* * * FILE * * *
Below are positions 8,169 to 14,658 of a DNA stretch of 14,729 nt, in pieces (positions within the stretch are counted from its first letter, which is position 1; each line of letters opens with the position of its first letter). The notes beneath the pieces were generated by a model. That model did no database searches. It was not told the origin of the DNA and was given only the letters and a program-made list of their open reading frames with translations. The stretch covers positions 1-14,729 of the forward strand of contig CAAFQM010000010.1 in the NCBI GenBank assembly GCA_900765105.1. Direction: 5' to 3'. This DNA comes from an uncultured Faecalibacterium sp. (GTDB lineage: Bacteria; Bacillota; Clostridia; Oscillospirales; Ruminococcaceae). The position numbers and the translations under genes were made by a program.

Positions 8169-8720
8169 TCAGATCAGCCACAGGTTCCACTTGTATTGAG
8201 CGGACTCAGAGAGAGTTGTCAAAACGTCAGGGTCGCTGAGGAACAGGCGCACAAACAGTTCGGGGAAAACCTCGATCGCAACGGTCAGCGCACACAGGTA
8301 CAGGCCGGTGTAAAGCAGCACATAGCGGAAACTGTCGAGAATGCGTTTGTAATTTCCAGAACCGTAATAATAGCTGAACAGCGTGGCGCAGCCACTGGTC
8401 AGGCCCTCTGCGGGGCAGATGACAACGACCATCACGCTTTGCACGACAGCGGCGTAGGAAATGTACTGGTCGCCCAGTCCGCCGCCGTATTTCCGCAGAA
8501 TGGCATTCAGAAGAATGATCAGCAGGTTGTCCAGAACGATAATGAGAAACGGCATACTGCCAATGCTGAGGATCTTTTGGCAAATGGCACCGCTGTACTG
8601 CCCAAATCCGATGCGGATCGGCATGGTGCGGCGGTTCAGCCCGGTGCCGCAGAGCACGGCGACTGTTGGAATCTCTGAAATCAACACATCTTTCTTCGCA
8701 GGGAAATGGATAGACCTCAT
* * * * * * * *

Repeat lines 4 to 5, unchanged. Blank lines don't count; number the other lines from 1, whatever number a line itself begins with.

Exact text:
8201 CGGACTCAGAGAGAGTTGTCAAAACGTCAGGGTCGCTGAGGAACAGGCGCACAAACAGTTCGGGGAAAACCTCGATCGCAACGGTCAGCGCACACAGGTA
8301 CAGGCCGGTGTAAAGCAGCACATAGCGGAAACTGTCGAGAATGCGTTTGTAATTTCCAGAACCGTAATAATAGCTGAACAGCGTGGCGCAGCCACTGGTC